If an insured is unsatisfied with a settlement, the tolling of the limitations period during the time spent by the insurer investigating the claim provides the insured with ample opportunity to press a further claim. We also note that if an insured has any additional bona fide claims that were not discovered before the expiration of the limitations period governing an initial claim, the right to bring suit is preserved by the delayed discovery rule discussed in Prudential-LMI. (51 Cal.3d at pp. 686-687, 274 Cal.Rptr. 387, 798 P.2d 1230.)
Marselis further contends the trial court erroneously rejected her equitable estoppel argument. However, Marselis fails to identify any conduct by Allstate during the limitation period that might support a finding of estoppel. “[C]onduct by the insurer after the limitation period has run-such as failing to cite the limitation provision when it denies the claim, failing to advise the insured of the existence of the limitation provision, or failing to specifically plead the time bar as a defense-cannot, as a matter of law, amount to a waiver or estoppel. [Citation.]” (Prudential-LMI, supra, 51 Cal.3d at p. 690, fn. 5, 274 Cal.Rptr. 387, 798 P.2d 1230.) The trial court rejected, on credibility grounds, Marselis's testimony that an Allstate adjuster (who died before her action was filed) told her the February 1990 payments were only partial. The court noted that all the other contemporaneous evidence contradicted the claim of partial payment.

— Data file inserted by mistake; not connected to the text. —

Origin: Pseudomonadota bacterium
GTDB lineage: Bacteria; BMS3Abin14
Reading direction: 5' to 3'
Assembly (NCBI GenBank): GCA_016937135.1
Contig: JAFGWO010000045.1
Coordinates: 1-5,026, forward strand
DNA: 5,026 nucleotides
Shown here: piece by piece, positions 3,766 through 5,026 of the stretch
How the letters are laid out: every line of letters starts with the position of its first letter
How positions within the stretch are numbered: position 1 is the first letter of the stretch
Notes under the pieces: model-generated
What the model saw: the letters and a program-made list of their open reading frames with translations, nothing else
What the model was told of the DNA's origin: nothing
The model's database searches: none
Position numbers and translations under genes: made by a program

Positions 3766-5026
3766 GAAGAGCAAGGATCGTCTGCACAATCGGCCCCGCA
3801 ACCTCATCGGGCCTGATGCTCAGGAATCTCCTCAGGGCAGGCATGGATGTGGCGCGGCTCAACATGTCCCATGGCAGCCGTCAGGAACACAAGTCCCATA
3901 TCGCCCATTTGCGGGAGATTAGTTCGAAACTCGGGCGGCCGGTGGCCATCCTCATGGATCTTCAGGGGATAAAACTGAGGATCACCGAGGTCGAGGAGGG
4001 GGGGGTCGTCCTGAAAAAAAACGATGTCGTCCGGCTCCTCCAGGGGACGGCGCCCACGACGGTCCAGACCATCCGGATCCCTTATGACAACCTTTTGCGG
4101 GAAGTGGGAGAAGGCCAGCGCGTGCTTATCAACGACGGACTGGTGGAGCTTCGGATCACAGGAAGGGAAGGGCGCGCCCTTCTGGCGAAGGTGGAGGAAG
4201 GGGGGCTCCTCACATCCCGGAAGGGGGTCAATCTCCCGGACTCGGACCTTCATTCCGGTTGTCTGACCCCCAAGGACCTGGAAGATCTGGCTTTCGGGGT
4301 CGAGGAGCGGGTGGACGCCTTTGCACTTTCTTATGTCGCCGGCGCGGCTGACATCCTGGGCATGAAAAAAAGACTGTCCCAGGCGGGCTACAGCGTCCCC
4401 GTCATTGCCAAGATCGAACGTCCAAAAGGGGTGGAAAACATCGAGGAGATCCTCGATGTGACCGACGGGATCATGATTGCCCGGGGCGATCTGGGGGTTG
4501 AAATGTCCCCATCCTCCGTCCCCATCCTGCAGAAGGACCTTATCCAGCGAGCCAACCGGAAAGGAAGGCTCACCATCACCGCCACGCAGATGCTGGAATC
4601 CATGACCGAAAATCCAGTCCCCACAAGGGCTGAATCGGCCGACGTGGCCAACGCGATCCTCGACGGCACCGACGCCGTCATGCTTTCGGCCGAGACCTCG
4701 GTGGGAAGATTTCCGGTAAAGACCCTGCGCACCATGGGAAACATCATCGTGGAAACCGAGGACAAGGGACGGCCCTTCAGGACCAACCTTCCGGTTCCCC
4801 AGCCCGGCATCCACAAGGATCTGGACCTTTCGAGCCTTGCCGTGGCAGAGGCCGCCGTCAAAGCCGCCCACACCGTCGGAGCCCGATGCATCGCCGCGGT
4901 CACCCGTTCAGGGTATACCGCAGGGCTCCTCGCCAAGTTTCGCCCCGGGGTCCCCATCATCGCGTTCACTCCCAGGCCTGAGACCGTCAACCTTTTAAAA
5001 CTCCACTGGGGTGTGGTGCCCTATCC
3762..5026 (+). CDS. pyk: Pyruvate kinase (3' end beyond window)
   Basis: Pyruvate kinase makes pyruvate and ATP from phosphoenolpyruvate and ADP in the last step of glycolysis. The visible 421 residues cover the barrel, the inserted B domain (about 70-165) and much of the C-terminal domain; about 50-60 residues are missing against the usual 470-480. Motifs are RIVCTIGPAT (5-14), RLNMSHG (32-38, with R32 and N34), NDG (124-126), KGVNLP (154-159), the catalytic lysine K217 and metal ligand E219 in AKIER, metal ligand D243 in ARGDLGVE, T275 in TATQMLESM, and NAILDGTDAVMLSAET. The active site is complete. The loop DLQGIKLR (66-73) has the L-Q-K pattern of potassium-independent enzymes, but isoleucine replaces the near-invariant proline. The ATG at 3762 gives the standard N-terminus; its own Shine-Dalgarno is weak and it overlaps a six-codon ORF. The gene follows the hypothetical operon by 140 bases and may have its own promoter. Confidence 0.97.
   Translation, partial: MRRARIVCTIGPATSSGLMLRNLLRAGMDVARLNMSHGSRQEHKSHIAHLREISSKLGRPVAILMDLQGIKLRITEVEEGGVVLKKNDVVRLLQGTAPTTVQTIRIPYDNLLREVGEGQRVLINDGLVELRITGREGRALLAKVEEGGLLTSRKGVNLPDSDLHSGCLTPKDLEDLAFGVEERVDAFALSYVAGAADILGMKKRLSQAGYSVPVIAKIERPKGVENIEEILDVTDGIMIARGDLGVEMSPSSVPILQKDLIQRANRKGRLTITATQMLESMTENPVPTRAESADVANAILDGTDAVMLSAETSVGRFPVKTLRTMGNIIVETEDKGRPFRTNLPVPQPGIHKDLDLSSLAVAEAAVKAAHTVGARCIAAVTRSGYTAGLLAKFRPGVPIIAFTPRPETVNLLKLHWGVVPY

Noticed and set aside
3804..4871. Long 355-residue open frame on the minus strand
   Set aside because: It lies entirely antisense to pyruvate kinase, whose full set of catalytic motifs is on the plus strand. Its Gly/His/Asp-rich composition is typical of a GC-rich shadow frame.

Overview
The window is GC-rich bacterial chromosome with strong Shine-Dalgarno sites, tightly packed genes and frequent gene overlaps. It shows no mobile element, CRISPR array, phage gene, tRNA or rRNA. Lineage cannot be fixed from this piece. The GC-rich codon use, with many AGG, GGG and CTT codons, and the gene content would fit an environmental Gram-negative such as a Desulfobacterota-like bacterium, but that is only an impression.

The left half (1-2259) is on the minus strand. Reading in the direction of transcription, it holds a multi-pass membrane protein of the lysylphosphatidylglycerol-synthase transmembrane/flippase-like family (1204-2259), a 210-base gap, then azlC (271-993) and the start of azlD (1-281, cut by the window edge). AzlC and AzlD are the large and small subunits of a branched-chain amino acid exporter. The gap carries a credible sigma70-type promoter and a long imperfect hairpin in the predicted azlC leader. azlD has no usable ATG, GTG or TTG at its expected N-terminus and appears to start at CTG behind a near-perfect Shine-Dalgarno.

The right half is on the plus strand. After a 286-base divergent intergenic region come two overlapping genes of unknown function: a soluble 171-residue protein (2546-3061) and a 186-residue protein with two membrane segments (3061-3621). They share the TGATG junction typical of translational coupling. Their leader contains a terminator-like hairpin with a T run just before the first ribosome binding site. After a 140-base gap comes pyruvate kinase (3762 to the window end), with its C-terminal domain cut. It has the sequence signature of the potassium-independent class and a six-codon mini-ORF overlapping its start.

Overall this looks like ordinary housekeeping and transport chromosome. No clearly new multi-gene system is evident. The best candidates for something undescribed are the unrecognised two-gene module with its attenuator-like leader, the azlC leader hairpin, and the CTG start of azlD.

Marselis does not contest these findings. Instead, she contends the court erred by ruling that Allstate owed her no duty to inform her of the statute of limitations or its intent to rely on the statute. However, the court's finding on this point was clearly correct (whether or not the court properly determined that Allstate representatives did inform Marselis of the statute in November and December of 1990, a finding Marselis disputes for the first time in her reply brief). Marselis had no earthquake damage claim pending with Allstate for over a year after her original claim was paid. In that circumstance, Allstate could hardly have been expected to advise her of the limitations period for an action on her policy, or of its intent to invoke the statute.
The judgment for Allstate on its statute of limitations defense must be affirmed. Consequently, we need not address Marselis's punitive damages argument. Nor do we separately address her challenge to the denial of her motion for a new trial, because she raises no argument in support of that challenge other than those we have rejected above.
The judgment, the fee award, and the order on the motion to tax costs are affirmed. The parties shall bear their own costs on appeal.
FOOTNOTE. See footnote *, ante.
We concur: McGUINESS, P.J., and CORRIGAN, J.